New iPhone app ‘SketchFactor’ bills itself as a way for people to avoid potentially dangerous or ‘sketchy’ neighborhoods. Since its release it has generated a huge amount of controversy over its implications for communities and potential for misuse. Read our below list of four reasons for why this app is causing so much anger and controversy:
1. It is potentially classist
SketchFactor is an app which intends to help people avoid sketchy areas, but if there is one thing that hold true about sketchy areas, it is that they are usually poor. Often these areas have visible signs of poverty (such as unmaintained gardens, excessive graffiti or damaged infrastructure) which SketchFactor encourages users to report, effectively stigmatizing poverty itself. Such classist attitudes only serve to reinforce these negative stereotypes and hurt the economy of poor areas further still.
2. It could encourage racial segregation
It also unfortunate that in many parts of the world (and especially within the US) poorer and higher crime areas are often separated along racial lines. It has been alleged that SketchFactor facilitates casual racism and segregation by giving nominally white people the ability to avoid “sketchy” areas which are likely to contain a higher number of non-whites and a perceived higher crime rate.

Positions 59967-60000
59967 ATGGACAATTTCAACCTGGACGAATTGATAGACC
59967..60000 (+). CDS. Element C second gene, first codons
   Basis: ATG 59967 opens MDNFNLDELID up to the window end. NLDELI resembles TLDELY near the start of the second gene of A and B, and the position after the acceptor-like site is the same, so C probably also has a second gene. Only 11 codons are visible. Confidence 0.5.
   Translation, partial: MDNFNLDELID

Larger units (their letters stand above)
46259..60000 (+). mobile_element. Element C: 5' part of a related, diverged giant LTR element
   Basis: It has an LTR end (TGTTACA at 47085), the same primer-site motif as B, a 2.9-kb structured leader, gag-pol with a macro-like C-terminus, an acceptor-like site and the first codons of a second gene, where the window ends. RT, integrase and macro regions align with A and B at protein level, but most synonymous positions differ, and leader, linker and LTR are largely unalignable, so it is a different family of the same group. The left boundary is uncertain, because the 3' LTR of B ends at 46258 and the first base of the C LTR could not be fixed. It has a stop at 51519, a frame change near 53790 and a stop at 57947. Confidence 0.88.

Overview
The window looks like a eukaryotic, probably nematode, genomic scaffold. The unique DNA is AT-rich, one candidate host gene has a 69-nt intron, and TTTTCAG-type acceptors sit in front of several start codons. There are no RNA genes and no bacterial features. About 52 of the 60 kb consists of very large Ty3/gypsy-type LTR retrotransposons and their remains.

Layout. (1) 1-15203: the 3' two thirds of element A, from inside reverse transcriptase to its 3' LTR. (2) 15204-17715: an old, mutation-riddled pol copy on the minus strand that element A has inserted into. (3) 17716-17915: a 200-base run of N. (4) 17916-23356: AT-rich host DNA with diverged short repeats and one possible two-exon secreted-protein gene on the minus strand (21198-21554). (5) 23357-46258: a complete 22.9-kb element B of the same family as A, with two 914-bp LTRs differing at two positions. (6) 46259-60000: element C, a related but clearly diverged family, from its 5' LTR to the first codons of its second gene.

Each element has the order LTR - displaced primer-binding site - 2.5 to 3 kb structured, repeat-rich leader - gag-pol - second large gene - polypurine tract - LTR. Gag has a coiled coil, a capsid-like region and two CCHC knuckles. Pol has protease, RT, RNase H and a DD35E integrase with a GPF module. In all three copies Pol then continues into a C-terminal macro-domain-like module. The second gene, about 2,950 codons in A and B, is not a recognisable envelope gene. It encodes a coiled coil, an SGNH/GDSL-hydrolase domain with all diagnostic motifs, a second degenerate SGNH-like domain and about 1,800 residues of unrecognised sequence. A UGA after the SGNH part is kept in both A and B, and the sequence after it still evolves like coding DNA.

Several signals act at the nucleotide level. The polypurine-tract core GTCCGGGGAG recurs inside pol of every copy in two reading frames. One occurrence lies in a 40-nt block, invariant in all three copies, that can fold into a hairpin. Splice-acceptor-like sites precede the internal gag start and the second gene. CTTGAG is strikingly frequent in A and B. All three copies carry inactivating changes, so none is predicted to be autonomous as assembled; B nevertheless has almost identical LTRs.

3. Anyone can edit it
SketchFactor aims to crowdsource the information which its users then use to make decisions on which part of town they visit. Users report information on how they feel about the sketchiness of an area and rate it along a scale. The problem with this is that these reports are likely to be highly unreliable and heavily influenced by the biases of the person reporting the information. A better option would be for this app to use publically available crime statistics to determine the true danger of a given area.
4. Single bad experiences can hurt local communities
Even in the best of neighbourhoods crime occurs. Should such crime (or even signs of ‘sketchiness’) appear in an area, and then be uploaded to SketchFactor, it would discourage people from visiting, despite the fact that these areas are generally safe. Due to the actions of single user, other users could avoid an area, causing it economic damage and greatly amplifying the negative effect of a single incident of crime.
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